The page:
Sunday, March 31, 2013

“‘Bye, Mom, see you later”!

I’ve said that thousands of times.  Whenever I left my mom, or before I  hung up the phone.  It was just a given, that we would see each other again.

My mom passed away this week.  She was a sweet little old lady of 86.  In the last few years her memory faded and she confused dates and places and sometimes got all of us mixed up but she knew our names and birthdays and sometimes would surprise us with a recollection of something we’d thought she couldn’t possibly remember.  She outlived most of her closest friends and family members and I know that made her very sad at times.

She loved her extended family of in-laws, great nieces nephews and cousins and second cousins and never saw her life as lacking.  She thought everyone was good, even if they were flawed, as long as they were nice to her.  She never judged or envied or wished for more than she had.  She was grateful for what she did have.

She thought every baby was the most beautiful baby in the world, every child the cutest and smartest.  She loved clothes shopping and bus trips to casinos.  She was a great bowler and a wonderful friend.  She doted on her grandchildren and  proudly recited their accomplishments to anyone that would listen, until her first great-grandson arrived and took center stage of every conversation.  Her highest ambition was always to be a wife and mother--a job that she excelled at. 

Her exit from life was not the way we hoped it would be, but it was fast and painless and and we were able to be there with her till she left us.

“Bye, Mom,  we’ll see you later!”

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Marion Ford Crowley

1926 to 2013

Monday, March 18, 2013

Happy St. Patrick’s Day

 My grandfather was born in Cork City, Ireland.  He gave me St. Patrick’s biography to read when I was twelve years old.  I remember that my grandfather loved gardening  and reading.  He read on average of five or six books per week.  He also taught me the name of almost every plant, that we passed when we went for our afternoon walks, in Latin!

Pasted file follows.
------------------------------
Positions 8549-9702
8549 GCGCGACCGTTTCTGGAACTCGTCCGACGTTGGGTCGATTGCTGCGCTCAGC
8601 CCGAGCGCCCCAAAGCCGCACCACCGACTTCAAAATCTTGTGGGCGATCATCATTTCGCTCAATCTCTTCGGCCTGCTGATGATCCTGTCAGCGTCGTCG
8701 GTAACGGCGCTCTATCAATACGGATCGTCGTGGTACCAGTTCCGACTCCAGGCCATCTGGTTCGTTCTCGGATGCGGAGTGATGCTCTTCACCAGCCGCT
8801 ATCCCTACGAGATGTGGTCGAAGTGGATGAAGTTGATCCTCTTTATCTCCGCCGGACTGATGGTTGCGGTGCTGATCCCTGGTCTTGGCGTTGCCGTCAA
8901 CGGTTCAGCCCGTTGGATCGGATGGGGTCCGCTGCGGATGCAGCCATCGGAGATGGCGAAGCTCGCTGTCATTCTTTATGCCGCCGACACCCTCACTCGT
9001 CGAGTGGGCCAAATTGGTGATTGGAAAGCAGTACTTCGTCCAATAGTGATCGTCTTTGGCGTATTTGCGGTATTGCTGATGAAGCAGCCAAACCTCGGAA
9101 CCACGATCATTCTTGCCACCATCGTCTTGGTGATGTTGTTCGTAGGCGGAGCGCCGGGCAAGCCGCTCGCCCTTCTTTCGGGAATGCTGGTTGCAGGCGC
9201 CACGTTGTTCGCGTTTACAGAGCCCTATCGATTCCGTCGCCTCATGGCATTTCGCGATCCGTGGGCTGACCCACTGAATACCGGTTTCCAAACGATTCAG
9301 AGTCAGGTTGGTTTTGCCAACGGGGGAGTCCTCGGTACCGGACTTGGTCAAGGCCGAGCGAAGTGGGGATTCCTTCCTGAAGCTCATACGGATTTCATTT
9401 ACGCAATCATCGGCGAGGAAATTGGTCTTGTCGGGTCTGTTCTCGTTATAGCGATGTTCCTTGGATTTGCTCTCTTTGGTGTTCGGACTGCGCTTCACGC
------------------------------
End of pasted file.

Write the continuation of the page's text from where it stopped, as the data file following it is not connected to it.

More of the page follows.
The pictures below were taken at my parents’ house yesterday—they live about 50 miles south and east of me which puts them in USDA Zone 6.  They are also at sea level.  I live in a Zone5/6 micro-zone and my house is about 800 ft. above sea level Even though the distance between our houses is not significant, these location characteristics affect the bloom time and emergence of spring plants by almost a month.

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The pale lilac crocuses above are a very early Siberian species which bloom several weeks before the larger Dutch varieties do.  

I still have almost a foot of snow cover on my property but the south-facing hill is starting to show some patches of bare ground.

Finished Block #7 of my Vintage Memories BOM.

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  • You can start removing burlap wrappings from shrubs now. Look for snow load damage.  Trim broken branches.
  • If the ground is bare you can do a some early lawn patching by “frost seeding”.   This means on mornings when the ground is crystalline and crunchy you sprinkle grass seed on areas that have been damaged by winter plowing or snow removal.   As the ground warms the seeds will fall into cracks in the moist soil and be ready to germinate when the ground warms.
  • This is also a good time to inspect your garden tools again—Spades, rakes and forks, clippers and pruners should be ready to go if you cleaned and oiled them before retiring them last fall.  Decide what needs to be replaced or what new tools you’ll need for this year’s garden.  Do you need support stakes for foxgloves, delphiniums?  Bird netting?  Support rings for peonies. Do your pruners need sharpening?    Make a list now and take care of it so you’ll be ready when the time comes to start using them.
  • Scout out wet embankments along roadsides for wild pussy willows. I saw some today—the silver of the catkins glistened in the sun as I drove by.  Tomorrow I’ll cut a few branches to bring a bit of spring inside.
  • Make sure you are on public land before picking any plants and always cut branches at an angle with good pruners so that water does not sit on a flat cut and lead to disease or rot.  Nothing gets me angrier  than to find someone has broken off branches and stripped bark.  With a little consideration and respect for the plant we can all enjoy the beauty.

Tuesday, March 12, 2013

Gardening Chores This Week

I finished Block 6 of my “Vintage Memories” BOM and have started on Block 7.  The Block 6 kit makes four 6-inch blocks that become part of the center medallion.  The center of these blocks is comprised of one-inch and one and one-quarter inch finished squares and rectangles.

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The Fairy Gardener’s Chores for the week:  Daylight Savings